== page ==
This is not to say that her humor is specifically targeted to homosexuals. In fact, Griffin notes, “What’s nice about the specials and all that stuff, I have accidentally started to attract heterosexuals, yes, and there goes the neighborhood. So now, in my live shows, there’s an unusually high number of heterosexuals attending, and I feel I am like the Barack Obama of inappropriate jokes, that I have the audacity of hope, and I’m bringing together gay and straight people in a way that normal legislation probablycan’t.”On the Bill: Kathy Griffin performs at the Temple Buell Theatre on Friday, Nov. 20. Doors open at 7 p.m. Tickets are $49.50 to $99.50. 1031 13th St. Denver, CO 80204.
In all seriousness, Griffin is major activists for gay rights issues and a prominent spokesperson for the Gay & Lesbian Alliance Against Defamation.
“The gays are not happy about the Maine [vote rejecting same sex marriage] and, of course, Proposition 8 [voted by Californians to ban same sex marriage]. We did a whole episode on the D-List about it. The struggle continues, absolutely.”
With a performance résumé that stretches back almost two decades, starting as a member of the Los Angeles based improvisational comedy troupe, the Groundlings, Griffin has navigated through a wide variety of roles, on stage, film and TV, including four years on Brooke Shield’s popular sitcom, Suddenly Susan. Her comedic influences range from the famous, like Joan Rivers, to second bananas, as she explains: “You know what, I love the sidekicks. And so, while I love all the great comedians, and like, my own peers who I really love — Janeane Garofalo, and Margaret Cho, and I love Sandra Bernhard, and, of course, Joan Rivers and Phyllis Diller and Roseanne, so I love all the lady comedians, but also, when I was a kid, I wanted to be Rhoda, so I’m a big sidekick fan. I always thought the sidekicks had the greatest gig. Like, I would watch the Mary Tyler Moore Show and I thought, ‘Why would you want to be Mary, when you can be Rhoda? She has the best outfits, and she has the best jokes, and she comes in, gets a laugh and leaves … I always liked the wisecracking secretary and the hooker with a heart of gold. I think those are the most fun parts for women.” An Eve Arden fan, right? “Oh, am I ever.”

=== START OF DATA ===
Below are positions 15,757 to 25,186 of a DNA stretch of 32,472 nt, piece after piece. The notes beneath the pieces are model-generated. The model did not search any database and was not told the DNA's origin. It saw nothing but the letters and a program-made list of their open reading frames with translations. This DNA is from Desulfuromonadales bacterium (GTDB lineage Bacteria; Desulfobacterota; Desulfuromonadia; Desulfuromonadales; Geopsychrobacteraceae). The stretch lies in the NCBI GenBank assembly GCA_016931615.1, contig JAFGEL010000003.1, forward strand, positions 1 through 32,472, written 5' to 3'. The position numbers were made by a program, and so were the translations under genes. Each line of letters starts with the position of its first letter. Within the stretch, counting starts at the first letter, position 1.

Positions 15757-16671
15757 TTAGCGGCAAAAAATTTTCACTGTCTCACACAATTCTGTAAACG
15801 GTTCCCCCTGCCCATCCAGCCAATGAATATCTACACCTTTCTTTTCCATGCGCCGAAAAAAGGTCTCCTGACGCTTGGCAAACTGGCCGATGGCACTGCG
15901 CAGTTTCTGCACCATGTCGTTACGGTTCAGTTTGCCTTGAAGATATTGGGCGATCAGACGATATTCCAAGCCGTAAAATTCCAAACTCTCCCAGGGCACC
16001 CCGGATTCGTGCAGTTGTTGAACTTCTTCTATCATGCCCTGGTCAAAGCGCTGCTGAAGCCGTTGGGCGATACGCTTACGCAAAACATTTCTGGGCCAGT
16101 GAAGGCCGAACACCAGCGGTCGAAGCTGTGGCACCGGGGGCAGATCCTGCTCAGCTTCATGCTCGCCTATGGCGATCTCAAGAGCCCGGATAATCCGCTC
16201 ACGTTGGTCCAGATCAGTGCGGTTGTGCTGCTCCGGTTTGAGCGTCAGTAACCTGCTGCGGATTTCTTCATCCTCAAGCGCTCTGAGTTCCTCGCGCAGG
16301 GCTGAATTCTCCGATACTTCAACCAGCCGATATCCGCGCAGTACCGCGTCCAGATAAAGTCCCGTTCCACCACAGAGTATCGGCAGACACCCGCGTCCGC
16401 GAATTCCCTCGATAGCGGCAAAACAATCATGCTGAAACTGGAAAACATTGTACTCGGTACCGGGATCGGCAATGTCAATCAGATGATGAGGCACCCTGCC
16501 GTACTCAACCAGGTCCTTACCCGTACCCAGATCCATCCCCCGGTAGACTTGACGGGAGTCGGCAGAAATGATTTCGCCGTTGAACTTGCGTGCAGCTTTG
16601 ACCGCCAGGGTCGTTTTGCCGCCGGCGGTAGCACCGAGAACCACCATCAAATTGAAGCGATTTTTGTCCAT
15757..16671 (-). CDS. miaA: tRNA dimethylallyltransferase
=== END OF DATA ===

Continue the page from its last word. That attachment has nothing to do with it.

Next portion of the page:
How did stand up come into the picture?
“It was kind of decided for me. When I was in the Groundlings they had this one experimental show on Friday nights, late, where people would try out new material. I started telling stories from whatever happened to me that week, and hopefully it would be relatable and fun for the audience in someway. And my pal from the Groundlings, Lisa Kudrow, she turned to me one day and said ‘You know, I think you’re funniest as yourself. I think you, just telling your spin on things, is really your thing.’ So I started doing stand up … then I started doing clubs ’cause I was on TV, and now I get to do these gorgeous theaters, like the Buell.”
She keeps herself busy, to say the least.
“I like to do a little bit of everything … be a panelist on the Insider sometimes, and then write a book, and then I do the D-List, and then I do a CD and then I tour. That’s what I love to do, a little bit of everything, as long as I get to be funny. I don’t care if it’s a commercial. I don’t care if it’s a TV part. I just want to be funny.”